Using a 6-well plate, plate approximately 0.9*106 Sf9 cells (should be in log phase) in each well for each co-transfection. Use a microscope and hemocytometer in order to quantify the number of cells. Carry out one co-transfection per group member as well as one control reaction. Incubate the plate undisturbed at room temperature for 30 minutes to allow the cells to adhere.
While the plate is incubating, you may begin to prepare the co-transfection mixtures. For each co-transfection, pipiette 100 μL of transfection medium into two sterile polystyrene tubes. In one of the tubes, add 5 μL (0.5 μg) of BestBac DNA and 2 μg of plasmid with the GFP gene. In the other tube, add 6 μL of Expres2TR transfection reagent. Incubate both tubes at room temperature for 5 minutes before combining the two solutions in one tube. Mix gently by slowly pipetting up and down two times, using a 1000 μL pipette tip. Incubate this mixture at room temperature for 20 minutes.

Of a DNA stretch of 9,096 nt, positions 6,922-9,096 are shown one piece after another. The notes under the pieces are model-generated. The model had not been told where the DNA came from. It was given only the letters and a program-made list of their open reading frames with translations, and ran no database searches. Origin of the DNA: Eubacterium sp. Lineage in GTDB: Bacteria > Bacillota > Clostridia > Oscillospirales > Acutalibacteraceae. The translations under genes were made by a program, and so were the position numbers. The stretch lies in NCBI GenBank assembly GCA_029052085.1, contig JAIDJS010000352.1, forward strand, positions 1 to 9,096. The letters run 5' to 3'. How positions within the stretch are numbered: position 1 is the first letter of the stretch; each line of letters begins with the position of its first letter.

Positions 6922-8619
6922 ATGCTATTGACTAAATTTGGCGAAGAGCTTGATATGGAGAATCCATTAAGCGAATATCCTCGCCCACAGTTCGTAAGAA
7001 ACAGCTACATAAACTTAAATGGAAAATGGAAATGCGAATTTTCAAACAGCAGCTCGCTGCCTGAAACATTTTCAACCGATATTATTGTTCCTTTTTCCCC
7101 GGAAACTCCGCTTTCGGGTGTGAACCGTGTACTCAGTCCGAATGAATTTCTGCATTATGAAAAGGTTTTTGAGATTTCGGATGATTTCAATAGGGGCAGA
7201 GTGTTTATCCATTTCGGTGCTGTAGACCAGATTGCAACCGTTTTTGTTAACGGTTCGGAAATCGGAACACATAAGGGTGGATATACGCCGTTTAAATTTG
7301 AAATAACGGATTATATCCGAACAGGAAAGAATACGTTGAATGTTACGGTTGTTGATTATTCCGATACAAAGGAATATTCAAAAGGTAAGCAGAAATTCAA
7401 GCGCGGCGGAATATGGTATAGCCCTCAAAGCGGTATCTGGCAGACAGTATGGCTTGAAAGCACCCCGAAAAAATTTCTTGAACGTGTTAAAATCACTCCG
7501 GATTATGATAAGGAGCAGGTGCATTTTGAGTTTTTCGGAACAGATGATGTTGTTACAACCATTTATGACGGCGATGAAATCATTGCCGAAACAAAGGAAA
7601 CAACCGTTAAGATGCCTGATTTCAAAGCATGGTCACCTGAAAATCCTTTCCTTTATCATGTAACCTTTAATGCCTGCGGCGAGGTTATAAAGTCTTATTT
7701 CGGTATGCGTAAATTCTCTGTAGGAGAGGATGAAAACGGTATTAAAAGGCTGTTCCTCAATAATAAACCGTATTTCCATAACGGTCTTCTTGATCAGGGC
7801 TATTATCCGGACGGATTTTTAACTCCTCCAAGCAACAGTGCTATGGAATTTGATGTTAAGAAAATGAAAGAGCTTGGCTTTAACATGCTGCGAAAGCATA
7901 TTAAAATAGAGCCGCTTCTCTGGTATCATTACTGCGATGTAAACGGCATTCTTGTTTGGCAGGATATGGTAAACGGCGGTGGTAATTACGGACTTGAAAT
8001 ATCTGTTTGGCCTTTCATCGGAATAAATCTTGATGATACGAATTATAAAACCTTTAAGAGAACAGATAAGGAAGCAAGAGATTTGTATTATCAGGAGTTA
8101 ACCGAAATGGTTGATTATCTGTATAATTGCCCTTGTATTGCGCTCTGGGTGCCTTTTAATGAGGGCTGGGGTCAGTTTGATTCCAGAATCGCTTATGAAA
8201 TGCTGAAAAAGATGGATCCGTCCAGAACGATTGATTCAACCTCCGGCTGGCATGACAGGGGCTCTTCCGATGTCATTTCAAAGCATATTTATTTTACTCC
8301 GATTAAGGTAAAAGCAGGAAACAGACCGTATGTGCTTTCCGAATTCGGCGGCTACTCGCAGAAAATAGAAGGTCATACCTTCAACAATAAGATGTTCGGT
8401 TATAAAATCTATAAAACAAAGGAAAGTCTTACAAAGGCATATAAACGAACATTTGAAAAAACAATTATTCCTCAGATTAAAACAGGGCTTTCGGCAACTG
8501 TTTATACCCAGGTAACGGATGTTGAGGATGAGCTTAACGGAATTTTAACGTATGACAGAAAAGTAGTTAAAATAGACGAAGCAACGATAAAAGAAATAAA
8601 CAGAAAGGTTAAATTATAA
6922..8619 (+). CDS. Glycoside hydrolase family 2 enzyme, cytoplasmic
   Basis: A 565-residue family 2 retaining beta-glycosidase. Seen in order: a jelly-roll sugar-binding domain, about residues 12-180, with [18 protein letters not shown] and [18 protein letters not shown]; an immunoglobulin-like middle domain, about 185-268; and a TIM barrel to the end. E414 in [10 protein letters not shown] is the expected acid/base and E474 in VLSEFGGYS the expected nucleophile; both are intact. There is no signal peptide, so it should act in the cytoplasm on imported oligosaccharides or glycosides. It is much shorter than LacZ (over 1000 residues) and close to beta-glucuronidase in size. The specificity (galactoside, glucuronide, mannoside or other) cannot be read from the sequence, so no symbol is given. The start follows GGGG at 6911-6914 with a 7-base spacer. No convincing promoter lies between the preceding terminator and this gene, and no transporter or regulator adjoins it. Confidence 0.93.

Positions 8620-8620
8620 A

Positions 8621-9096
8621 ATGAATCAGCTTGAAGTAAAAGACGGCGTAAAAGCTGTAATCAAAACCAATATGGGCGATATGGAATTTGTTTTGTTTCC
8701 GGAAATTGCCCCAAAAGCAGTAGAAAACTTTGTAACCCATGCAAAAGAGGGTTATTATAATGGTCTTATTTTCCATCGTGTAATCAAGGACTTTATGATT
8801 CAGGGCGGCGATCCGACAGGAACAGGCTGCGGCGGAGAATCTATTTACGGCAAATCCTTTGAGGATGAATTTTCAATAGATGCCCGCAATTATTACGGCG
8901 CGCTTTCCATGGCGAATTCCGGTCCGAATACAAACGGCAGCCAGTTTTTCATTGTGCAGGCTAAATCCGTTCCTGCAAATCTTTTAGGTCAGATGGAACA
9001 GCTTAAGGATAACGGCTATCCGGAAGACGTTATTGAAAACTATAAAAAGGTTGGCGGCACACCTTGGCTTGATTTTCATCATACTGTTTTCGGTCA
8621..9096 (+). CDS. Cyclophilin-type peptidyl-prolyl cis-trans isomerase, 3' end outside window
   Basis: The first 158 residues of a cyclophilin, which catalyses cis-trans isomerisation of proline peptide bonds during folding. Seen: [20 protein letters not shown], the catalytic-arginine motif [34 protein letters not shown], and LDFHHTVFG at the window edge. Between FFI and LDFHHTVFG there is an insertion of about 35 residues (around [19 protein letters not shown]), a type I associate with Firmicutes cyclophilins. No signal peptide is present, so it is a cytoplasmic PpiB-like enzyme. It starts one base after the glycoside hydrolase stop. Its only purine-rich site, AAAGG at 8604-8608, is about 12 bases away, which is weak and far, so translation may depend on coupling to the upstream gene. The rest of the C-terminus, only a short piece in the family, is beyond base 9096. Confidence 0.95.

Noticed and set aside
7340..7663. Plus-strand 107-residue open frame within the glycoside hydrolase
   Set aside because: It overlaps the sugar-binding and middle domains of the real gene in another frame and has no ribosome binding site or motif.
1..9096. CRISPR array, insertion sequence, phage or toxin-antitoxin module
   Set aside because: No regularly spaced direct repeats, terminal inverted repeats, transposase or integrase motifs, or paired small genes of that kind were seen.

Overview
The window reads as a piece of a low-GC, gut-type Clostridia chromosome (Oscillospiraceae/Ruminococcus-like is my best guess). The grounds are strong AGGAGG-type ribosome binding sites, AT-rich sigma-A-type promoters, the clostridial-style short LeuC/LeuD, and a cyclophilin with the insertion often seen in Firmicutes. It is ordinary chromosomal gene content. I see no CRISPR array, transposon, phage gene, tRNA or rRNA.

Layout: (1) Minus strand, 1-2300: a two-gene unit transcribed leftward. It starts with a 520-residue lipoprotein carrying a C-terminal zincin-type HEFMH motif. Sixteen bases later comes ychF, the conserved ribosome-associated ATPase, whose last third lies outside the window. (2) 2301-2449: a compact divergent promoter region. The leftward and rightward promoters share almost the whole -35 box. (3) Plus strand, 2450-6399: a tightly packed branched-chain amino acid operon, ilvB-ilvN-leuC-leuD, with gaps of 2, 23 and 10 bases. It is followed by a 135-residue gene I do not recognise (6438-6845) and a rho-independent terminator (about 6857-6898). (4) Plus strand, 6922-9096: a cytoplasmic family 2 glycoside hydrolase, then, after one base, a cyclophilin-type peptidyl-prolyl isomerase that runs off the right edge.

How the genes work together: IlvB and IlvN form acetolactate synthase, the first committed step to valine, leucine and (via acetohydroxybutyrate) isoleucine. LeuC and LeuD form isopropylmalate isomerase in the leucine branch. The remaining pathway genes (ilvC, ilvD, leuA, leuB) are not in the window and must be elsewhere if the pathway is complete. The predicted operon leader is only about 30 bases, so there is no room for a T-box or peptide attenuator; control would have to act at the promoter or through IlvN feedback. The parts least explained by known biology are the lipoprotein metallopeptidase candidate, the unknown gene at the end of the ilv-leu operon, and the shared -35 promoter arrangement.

Add 800 μL of transfection medium to each transfection mixture to increase the volume to 1000 μL. Aspirate the cell culture medium from each well and add the transfection solution to the appropriate well. To prevent drying of the monolayer, only aspirate and add transfection mixture to one well at a time.
Incubate the plate at 27 °C for 4-5 hours in a plastic bag or other sealed container with a damp paper towel or reservoir of water to maintain a humid environment.